HL Deb 03 February 1817 vol 35 cc174-6

The order of the day being read,

Lord Melville

rose to move the thanks of the House to lord Exmouth, and the officers and crews of the ships employed in the attack on Algiers. He said, he did not intend to make any statement, as to the motives by which the executive government was actuated in resolving upon this enterprise. Their lordships would recollect, that in the month of June, lord Exmouth, returned from the Mediterranean with the fleet under his command, and, as usual at the close of a war, that fleet was dismantled, and the crews paid off and disbanded. When the' expedition against Algiers was determined upon, it became necessary to collect men from different guardships, and to call for the services of volunteers for this particular enterprise. He mentioned that circumstance, because those who knew the value which naval officers attached to a crew long accustomed to act together, would be the better enabled to appreciate the exertions and skill of lord Exmouth, and the difficulties he had to contend with, in rendering crews collected as he had stated efficient for his purpose. To that object lord Exmouth devoted his daily, his hourly attention, and accomplished it in a manner which reflected the highest credit on his judgment and ability. His lordship then proceeded with his squadron on the appointed service. He proposed certain terms to the dey of Algiers, according to his instructions; and no satisfactory reply being given, the ships took their positions for commencing the attack on the city. It was due to lord Exmouth here to state a circumstance not generally known. An opinion had prevailed in many quarters, that accident and the elements had been very favourable to lord Exmouth in the execution of the enterprise; but the fact was, that when government had determined on the undertaking, many persons, and among them several naval officers, were of opinion, that the defences were so strong that the attack could not succeed. Not so lord Exmouth, though he was perfectly aware of the difficulties with which he had to contend. He had himself formed the plan of his operations, and gave it as his opinion that the object might be accomplished; not from any idle confidence, but founded on the reasons which he stated, and the plan which he had formed. He had in this plan settled the position which every ship was to take, and when the dispatches came, he (lord Melville) had noticed, that the positions actually taken were exactly those which had been before settled. The whole scheme of attack was before prepared by him, and exactly followed; and the whole transaction reflected the highest credit on the skill and judgment of lord Exmouth as a naval officer, as well as upon his perseverance and gallantry. Their lordships knew the result. The attack began at two o'clock in the afternoon, and lasted for several hours before the enterprise was concluded. The circumstances were such as demanded the utmost exertions of both officers and men. The contest was not less arduous than in the greatest naval actions that had taken place since the commencement of the war, and the loss was proportionally more severe than in any of those actions. The attack was maintained with the most determined perseverance. Every officer and man was actuated, not merely by the high gallantry characteristic of British seamen, but by the greatest enthusiasm in the service; and, after a long and violent cannonade, the enemy was driven from his batteries, his naval force, with the exception of two boats, totally destroyed, his defences ruined, and the dey was compelled to yield to the proposed terms. Another circumstance which ought not to be passed over was, the cooperation and effectual assistance afforded in this enterprise by the ships of the king of the Netherlands, under the command of admiral Capellen. A long period had elapsed, during which the flag of the Netherlands had been almost excluded from the European seas; and it must have afforded the highest gratification to the officers and crews of both squadrons, to see the flags of Great-Britain and the Netherlands acting together. The flag of the Netherlands had long been distinguished in Europe, and their officers and seamen had acquired a high name for skill and valour. In this enterprise that flag again appeared, and a noble emulation prevailed between the two squadrons, as to which of them should most strenuously exert itself to accomplish the common object. He therefore had no doubt but their lordships would also concur in a vote of thanks to the admiral, officers, and crews of the Netherlands squadron. His lordship then moved the thanks of the House to lord Exmouth, for his able and gallant conduct, in the successful and decisive attack on Algiers.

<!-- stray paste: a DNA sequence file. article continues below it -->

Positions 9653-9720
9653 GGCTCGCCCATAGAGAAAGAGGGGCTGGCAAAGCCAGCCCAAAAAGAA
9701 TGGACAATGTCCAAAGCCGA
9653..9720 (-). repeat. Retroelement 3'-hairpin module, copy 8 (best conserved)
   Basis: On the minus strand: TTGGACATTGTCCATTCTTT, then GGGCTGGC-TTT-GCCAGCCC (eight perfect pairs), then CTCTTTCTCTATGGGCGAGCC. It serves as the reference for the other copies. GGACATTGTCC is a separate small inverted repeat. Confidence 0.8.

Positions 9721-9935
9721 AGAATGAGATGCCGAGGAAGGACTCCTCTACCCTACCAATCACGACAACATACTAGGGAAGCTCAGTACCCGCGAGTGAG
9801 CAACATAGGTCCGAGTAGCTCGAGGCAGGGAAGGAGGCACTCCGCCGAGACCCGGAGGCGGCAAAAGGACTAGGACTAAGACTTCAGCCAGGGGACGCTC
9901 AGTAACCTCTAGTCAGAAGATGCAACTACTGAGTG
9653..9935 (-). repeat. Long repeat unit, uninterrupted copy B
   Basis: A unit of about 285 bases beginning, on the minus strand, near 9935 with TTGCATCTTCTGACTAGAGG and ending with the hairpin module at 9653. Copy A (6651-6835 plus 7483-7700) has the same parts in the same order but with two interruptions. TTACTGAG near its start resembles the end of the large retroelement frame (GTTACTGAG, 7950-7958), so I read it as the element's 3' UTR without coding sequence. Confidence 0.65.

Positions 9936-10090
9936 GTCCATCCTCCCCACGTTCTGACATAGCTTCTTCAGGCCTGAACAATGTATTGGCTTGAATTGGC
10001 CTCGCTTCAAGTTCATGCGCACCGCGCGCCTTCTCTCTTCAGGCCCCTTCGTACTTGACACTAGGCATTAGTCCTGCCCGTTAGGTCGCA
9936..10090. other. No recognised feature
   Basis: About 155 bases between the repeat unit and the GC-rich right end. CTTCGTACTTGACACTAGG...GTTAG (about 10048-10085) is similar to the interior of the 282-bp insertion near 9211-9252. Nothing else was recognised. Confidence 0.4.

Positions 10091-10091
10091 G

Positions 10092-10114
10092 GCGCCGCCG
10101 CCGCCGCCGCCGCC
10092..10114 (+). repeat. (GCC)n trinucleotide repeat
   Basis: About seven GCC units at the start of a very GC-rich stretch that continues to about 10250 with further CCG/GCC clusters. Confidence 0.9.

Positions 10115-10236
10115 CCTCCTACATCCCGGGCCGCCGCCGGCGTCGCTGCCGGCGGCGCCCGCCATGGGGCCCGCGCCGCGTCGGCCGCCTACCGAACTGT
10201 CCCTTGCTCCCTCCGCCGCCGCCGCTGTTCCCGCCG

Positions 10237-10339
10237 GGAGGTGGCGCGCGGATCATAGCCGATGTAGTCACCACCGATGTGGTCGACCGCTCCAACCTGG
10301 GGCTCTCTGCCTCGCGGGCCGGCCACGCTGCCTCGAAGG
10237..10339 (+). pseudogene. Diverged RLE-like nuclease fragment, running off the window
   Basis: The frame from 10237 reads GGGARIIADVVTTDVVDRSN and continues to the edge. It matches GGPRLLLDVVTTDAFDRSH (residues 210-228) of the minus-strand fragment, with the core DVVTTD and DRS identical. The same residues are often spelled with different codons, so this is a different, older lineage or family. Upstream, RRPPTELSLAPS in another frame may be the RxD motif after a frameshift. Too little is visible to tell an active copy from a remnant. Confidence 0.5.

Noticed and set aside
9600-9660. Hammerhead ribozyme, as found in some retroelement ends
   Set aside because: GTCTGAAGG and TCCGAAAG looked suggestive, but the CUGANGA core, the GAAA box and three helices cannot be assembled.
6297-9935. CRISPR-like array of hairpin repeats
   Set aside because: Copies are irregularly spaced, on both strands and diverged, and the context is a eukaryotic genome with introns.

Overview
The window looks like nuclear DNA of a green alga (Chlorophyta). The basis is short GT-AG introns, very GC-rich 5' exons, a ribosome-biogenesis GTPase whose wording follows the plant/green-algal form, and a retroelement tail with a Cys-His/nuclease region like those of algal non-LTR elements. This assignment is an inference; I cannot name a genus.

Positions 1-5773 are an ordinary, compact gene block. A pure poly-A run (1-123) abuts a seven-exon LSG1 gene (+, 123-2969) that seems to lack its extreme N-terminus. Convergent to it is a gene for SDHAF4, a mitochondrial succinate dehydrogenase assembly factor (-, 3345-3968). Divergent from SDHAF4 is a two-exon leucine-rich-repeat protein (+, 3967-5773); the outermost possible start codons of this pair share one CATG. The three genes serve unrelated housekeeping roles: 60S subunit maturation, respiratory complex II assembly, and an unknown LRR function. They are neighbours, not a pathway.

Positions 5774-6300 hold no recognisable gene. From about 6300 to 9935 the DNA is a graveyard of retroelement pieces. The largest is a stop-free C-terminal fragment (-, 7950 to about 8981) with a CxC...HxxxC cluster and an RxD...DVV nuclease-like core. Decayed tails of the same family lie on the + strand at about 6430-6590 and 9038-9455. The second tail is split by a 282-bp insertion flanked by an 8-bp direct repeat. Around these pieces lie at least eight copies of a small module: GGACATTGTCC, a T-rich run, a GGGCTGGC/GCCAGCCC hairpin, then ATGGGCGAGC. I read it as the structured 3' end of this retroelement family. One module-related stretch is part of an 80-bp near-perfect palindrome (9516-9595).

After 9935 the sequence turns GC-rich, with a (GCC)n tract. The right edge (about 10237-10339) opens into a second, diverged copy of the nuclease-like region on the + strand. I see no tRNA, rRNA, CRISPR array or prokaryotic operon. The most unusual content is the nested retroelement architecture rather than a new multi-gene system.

Lord Torrington

, as a naval officer, could not suffer this opportunity to pass without bearing his testimony to the skill and gallantry of lord Exmouth. A more zealous, judicious, and gallant naval officer, the country did not possess. He himself had been for some time under the noble and gallant lord's command, and on every occasion that called for their exertion, lord Exmouth had never failed to display the highest qualities of a naval officer. In the East Indies he had observed, that lord Exmouth's attention had extended to the preservation of the naval stores from improper waste, so that an improper expenditure of the public money was prevented, the ships were always well supplied, and kept in a state always ready for action. He never gave a vote in that House with more satisfaction than he did in favour of the present motion.

The motion was agreed to, nam. dis., as was also a vote of thanks to the officers, seamen, and marines employed in the expedition; and also to admiral Capellen, and the officers and crews under his command.